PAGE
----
Shawnee Mission Schools’ plan to gradually reopen schools amid the COVID-19 pandemic entered a new, more expansive phase Monday, with some middle and high school students returning to in-person classes for the first time since March.
The district will now conduct face-to-face learning for secondary students in a hybrid model with students attending school two days a week. Meanwhile, starting Monday, students in pre-K through 6th grade who chose the district’s in-person learning model will attend school every day.
SMSD has been more deliberate than other neighboring districts in Johnson County in reopening its schools. It was the only district in the county to start the year after Labor Day with all its students learning remotely, and it is now the last district to bring back students at all grade levels for in-person learning.
“This has been one really rough start to the school year. I want to thank everyone for hanging in there,” Superintendent Mike Fulton said at a board of education meeting earlier this month.
Secondary in hybrid mode, elementary back full-time
Middle and high school students who have chosen the district’s in-person learning model will attend classes at school two days a week.
Students will be divided into two groups, or cohorts:
- Students with last names A-Lamb will attend in-person classes on Monday and Tuesday, while students with last names Lamb-Z will work remotely at home.
- Students with last names Lamb-Z will attend in-person classes on Wednesday and Thursday, while students with last names A-Lamb will work remotely at home.
On Fridays, all middle and high school students will be expected to attend classes online.
Meanwhile, all SMSD students in preK-6th grade who have chosen in-person learning will start a full-time, at-school schedule starting Monday. Some elementary students began attending some in-person schooling as early as Oct. 5, and the district has gradually expanded its in-person offerings for elementary students in the weeks since.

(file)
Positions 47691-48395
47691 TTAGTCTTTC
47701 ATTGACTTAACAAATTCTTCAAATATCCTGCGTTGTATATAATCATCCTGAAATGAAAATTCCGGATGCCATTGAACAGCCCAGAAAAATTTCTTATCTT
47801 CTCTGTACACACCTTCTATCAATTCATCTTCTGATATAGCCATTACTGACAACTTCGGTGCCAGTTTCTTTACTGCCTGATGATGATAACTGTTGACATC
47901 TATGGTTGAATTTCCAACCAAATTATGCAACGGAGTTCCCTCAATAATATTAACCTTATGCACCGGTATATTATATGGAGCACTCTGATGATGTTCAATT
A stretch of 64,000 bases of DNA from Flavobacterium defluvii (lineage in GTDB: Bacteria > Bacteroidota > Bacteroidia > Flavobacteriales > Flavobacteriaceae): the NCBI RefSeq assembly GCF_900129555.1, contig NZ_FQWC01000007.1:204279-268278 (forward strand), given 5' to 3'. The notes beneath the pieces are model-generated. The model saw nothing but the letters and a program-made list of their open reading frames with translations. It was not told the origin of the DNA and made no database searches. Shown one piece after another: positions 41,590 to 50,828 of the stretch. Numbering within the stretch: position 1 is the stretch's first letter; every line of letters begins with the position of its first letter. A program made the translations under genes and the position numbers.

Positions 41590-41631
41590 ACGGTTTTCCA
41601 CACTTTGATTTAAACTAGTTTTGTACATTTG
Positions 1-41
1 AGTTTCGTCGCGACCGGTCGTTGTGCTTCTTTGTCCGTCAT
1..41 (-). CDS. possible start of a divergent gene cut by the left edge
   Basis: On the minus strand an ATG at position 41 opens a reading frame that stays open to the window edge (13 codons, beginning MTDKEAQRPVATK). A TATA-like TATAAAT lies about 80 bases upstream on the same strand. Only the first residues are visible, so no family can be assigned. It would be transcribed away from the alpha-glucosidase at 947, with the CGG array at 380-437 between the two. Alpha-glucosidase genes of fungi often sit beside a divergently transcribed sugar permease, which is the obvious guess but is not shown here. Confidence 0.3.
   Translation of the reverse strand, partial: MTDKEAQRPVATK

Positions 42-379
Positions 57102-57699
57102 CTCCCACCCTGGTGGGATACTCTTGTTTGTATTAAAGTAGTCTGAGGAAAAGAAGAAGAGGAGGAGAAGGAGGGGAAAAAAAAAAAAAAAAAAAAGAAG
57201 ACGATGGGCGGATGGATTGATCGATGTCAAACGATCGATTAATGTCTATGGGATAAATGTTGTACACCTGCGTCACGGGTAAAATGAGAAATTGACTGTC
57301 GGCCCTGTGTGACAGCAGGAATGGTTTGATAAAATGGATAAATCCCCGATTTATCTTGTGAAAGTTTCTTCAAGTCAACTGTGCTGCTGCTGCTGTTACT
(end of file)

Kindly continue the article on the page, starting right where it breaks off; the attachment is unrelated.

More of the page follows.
The return to everyday in-person learning is a relief for some parents, including Joe and Skylar Bellinger, who have two sons, one in kindergarten and the other in 3rd grade.
“Hybrid [which the boys began earlier in October] was more challenging than we thought. Once the kids got to go in person, they were just ready to be back every day. But we do understand it was worth it to get them ready and prepared to go back safely,” the Bellingers wrote to the Post in an email over the weekend.
Despite that, the Bellingers praised their sons’ teachers and classmates for following recommended safety precautions to prevent the spread of the disease.
“All the kids are doing such a fantastic job with the new routines and safety precautions! Our principal and teachers have given us such great feedback! The kids don’t seem to mind wearing masks at all and they totally understand the importance of staying with their classroom pods. Our kids happily report the new rules and we feel extremely safe with them at school,” they said.
Students who chose the district’s “remote only” learning option at the start of the year will continue in that mode through the rest of the semester.
‘We have not seen transmission in schools’
Officials with the Johnson County Department of Health and Environment say it appears schools, at least so far, are not major vectors for spreading COVID-19. They attribute that, in part, to schools closely following mitigation protocols recommended by public health officials.